Highway Bill Includes Ex-Im ReauthDecember 2, 2015
The Export-Import (Ex-Im) Bank of the U.S. is set to be renewed for more than four years as part of the long-term highway bill reported out by conferees on Dec. 1. The conference committee made no changes to the Ex-Im language because it was identical in the House and Senate versions of the bill.
The legislation, initially put together by Sens. Mark Kirk (R-Ill.) and Heidi Heitkamp (D-N.D.) and later adopted by Rep. Stephen Fincher (R-Tenn.) in the House, would lower Ex-Im’s lending cap from $140 billion to $135 billion. The Bank provides critical financing assistance – at no cost to taxpayers – to small, medium, and large U.S. businesses, and helps those businesses to create jobs in the U.S. and sell their products overseas. With a focus on transparency, accountability, and job growth, the Ex-Im language includes major reforms such as:
- Strengthening risk management;
- An increase in loss reserves;
- Increase small-business lending requirements;
- Incentivizing an end to government-supported international export subsidies; and
- Greater anti-corruption safeguards.
The bank’s charter expired on June 30, and while members of Congress from both parties support reauthorizing Ex-Im, there has been strong opposition from some conservative Republicans who believe Ex-Im is corporate welfare. Meanwhile, in the 2014 fiscal year, Ex-Im supported 164,000 jobs and $27.4 billion of U.S. exports. A vast majority of the bank’s transactions — nearly 90 percent — supported small businesses.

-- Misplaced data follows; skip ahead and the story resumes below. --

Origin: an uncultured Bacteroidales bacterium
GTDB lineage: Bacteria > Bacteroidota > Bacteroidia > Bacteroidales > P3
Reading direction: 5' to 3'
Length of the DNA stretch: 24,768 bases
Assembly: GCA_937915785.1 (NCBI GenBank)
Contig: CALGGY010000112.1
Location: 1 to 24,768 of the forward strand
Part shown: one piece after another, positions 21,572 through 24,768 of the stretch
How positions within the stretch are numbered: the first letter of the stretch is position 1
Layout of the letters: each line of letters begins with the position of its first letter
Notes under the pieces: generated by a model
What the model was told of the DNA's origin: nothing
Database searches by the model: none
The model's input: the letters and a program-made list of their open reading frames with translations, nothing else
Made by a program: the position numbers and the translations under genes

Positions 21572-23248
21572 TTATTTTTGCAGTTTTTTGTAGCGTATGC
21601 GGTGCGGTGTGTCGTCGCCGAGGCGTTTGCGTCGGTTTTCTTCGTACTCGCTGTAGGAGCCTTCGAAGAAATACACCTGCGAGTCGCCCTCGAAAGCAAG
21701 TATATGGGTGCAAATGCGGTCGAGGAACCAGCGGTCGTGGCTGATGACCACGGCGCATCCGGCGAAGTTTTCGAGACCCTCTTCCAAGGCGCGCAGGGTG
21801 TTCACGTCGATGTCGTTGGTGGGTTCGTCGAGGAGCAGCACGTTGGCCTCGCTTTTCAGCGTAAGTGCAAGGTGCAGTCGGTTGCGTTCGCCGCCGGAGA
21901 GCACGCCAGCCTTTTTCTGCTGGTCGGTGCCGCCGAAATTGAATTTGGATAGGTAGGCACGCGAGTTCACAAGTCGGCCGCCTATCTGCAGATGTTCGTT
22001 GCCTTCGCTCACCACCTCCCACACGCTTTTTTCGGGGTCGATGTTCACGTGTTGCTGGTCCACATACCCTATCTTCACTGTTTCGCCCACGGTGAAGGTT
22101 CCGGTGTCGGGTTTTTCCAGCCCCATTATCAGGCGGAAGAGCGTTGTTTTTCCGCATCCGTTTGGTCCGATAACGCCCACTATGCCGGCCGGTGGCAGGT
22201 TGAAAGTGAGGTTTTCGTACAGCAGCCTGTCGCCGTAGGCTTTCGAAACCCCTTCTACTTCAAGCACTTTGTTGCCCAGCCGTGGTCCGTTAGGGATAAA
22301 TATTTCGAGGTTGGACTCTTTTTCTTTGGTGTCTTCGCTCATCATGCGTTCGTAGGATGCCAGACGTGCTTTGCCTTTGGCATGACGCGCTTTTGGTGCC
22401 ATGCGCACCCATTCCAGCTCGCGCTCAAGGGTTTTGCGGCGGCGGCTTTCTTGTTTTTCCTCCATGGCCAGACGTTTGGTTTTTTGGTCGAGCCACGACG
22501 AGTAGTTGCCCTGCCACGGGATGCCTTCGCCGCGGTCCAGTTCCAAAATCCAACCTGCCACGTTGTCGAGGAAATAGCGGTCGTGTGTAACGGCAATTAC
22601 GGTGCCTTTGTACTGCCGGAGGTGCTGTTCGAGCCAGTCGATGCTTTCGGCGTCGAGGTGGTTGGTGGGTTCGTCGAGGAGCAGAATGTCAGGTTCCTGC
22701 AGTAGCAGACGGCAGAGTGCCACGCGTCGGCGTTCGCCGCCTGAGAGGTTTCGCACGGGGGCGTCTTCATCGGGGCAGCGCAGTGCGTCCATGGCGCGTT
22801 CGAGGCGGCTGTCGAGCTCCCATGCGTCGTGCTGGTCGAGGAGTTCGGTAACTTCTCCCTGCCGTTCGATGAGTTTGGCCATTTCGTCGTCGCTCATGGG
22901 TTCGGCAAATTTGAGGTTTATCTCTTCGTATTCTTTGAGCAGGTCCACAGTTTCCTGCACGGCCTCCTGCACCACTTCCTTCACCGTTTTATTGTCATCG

In October, a bipartisan group in the House signed a discharge petition to force a vote on legislation that would renew Ex-Im, passage ignited a momentum that led Ex-Im to be included in the highway bill giving supporters in both chambers the assurance it would be reauthorized.
On Dec. 1, lawmakers in the House and Senate reached an agreement on a compromise highway bill, known as the Fixing America’s Surface Transportation (FAST) Act, which would extend federal transportation funding for five years. Lawmakers were hurrying to finish negotiations on the bicameral multi-year transportation funding bill so that both chambers would have time to examine the deal before the current funds lapse on Dec. 4. The agreement would result in the first transportation funding legislation to last longer than two years since 2005, if it is approved by both chambers before the end of the week.
NSBA and SBEA have long supported Ex-Im because it works with thousands of small and medium-sized businesses throughout the country and strongly believe it should remain a catalyst for the expansion of small-business exports while continuing to support businesses confronting aggressive foreign competition.